Jurassic Park (SE)/B+, B+
Universal/1993/127/ANA 1.85

     Jurassic Park is quite a ride. Just get back in line, bump through the turnstile, and enjoy the ups and downs, the hills and valleys, and the roar of the dinosaurs all over again. This essentially old fashioned horror film wears its coat of technology with evident pride.
      Director Steven Spielberg has taken some of the bite out of the Jurassic's creator, John Hammond, and the moral  implications have been clearly subordinated to the ferocious breath of the dinosaurs.  Perhaps  more emphasis could have been placed on the moral import to good effect. Clearly, the choice was to go for the broadest entertainment value. Box office results may justify the decision.

Hanging around Jurassic Park. ŠUniversal

      The film does fall short in its personal characterizations. They might just as well have been newly created genetic clones too, as a measure to the depth of their creation. The actors are all adequate, though Sam Neill does make a rather bland and uninspired hero as Doctor Alan Grant. Jeff Goldblum has a good deal of fun with the role of chaos expert Dr. Ian Malcolm and provides almost the entire  output of character based humor. Richard Attenborough is a bit soft and ultimately too sentimental as Hammond, but I take that as directorial rather than actor's choice .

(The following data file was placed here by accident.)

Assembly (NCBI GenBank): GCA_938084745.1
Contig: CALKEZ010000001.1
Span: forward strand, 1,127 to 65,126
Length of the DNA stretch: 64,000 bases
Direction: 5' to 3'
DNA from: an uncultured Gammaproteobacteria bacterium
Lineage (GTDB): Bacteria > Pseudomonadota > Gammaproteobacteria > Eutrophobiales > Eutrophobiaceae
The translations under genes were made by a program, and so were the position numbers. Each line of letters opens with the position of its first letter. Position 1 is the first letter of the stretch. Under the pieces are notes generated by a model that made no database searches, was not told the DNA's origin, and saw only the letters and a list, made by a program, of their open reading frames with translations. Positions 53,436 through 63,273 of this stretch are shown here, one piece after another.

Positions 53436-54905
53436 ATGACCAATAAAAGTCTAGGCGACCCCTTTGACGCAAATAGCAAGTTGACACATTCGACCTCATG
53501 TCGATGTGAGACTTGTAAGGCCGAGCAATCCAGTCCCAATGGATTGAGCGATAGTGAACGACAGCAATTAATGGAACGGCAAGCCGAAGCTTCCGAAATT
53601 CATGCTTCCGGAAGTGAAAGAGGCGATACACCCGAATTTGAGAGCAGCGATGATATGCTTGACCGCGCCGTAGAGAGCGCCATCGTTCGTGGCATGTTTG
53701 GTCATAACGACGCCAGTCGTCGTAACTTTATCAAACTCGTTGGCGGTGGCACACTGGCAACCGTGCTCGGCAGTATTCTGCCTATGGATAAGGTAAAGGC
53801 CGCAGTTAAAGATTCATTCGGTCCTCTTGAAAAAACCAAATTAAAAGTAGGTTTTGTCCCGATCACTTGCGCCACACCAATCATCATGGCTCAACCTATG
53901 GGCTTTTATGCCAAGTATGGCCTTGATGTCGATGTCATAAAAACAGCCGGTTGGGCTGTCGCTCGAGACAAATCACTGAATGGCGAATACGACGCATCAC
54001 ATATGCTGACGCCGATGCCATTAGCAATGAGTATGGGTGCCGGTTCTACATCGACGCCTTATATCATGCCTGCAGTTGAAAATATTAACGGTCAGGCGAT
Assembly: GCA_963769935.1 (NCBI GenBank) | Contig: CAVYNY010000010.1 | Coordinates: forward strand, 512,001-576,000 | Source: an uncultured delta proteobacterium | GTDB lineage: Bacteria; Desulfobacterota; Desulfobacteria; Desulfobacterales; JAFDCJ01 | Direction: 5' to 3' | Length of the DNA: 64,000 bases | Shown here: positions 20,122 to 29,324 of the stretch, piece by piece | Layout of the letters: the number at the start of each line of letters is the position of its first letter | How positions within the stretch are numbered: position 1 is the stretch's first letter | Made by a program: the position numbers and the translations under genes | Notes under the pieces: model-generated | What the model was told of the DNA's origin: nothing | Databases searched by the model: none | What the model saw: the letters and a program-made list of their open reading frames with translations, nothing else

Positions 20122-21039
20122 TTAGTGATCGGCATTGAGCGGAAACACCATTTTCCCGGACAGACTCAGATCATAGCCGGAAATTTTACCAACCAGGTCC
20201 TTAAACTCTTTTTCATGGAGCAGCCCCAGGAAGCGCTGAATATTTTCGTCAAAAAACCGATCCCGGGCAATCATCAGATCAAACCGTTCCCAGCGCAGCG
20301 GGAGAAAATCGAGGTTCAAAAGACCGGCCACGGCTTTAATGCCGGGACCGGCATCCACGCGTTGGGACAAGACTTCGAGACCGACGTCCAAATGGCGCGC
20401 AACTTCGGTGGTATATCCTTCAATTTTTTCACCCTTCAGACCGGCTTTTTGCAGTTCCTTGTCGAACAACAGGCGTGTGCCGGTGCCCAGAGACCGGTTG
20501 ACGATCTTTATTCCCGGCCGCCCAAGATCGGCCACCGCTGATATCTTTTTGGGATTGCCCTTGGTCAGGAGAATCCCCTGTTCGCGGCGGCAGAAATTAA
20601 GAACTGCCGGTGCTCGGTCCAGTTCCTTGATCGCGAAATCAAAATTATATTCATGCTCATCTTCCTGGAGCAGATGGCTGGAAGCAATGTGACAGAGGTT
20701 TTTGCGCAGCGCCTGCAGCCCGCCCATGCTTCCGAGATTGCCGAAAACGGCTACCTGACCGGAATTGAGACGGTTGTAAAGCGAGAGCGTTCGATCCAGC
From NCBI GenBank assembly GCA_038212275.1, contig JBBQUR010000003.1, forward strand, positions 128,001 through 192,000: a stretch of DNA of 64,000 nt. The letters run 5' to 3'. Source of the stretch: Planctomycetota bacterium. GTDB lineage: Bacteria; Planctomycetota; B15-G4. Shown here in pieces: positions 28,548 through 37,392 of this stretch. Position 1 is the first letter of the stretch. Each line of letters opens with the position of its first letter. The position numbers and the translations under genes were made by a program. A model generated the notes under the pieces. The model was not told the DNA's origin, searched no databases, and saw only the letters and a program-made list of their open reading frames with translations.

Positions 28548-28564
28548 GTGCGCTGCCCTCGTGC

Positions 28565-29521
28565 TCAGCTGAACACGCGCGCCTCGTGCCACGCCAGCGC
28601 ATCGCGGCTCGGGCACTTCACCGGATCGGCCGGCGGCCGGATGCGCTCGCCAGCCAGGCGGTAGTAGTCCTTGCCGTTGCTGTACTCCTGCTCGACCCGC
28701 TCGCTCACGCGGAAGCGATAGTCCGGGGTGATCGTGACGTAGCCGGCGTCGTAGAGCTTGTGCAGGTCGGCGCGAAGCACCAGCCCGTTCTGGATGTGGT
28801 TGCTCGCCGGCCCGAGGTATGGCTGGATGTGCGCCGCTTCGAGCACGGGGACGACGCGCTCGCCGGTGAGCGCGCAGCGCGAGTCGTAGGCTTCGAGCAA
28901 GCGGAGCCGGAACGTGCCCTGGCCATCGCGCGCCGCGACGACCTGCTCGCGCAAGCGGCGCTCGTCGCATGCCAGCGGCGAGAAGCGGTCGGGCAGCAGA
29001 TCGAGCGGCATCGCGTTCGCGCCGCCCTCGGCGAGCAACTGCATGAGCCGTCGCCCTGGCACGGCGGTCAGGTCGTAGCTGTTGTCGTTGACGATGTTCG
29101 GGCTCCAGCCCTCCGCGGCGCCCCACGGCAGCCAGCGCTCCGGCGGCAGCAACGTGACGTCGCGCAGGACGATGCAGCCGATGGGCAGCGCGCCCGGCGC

In the end, everything is subordinate to the dinos and that's just fine. Once the dinosaurs are free, Spielberg makes the most of the excitement with pacing to match the rumbling force of the monstrous T-Rex. The film is shot in bright, crisp, images by cinematographer Dean Cundey in his second collaboration with Spielberg, the first being the very good looking Hook.  The score by John Williams has a bit too much of the wonder of E.T. in it for my taste, but then again it reminds me that this is more ride than movie. And it's definitely fun.
      The high end video community, which waited with dinosaur breadth for the release of Jurassic Park on DVD, has finally gotten it's way. But it's not quite perfect. The fantastic visual splendor of the film has been transferred to DVD with great precision, and save for a couple of slightly soft scenes, it's reference material. Night scenes are alive and the ripples of the puddle responding to the pounding steps of T-Rex is  almost deliciously effective as it was in the theater. The soundtrack is somewhat a disappointment. The  explosive bass that thumped my subwoofers on the laser disc mix are less active on DVD. There's a touch less air around the music and effects.
     This special edition from Universal includes an excellent making of documentary, some early pre-production meetings Spielberg has concerning dinosaur development and a host of information detailing the thoroughness that went into the production of Jurassic Park. The Foley Artist tidbit really got my cantaloupe juices flowing.



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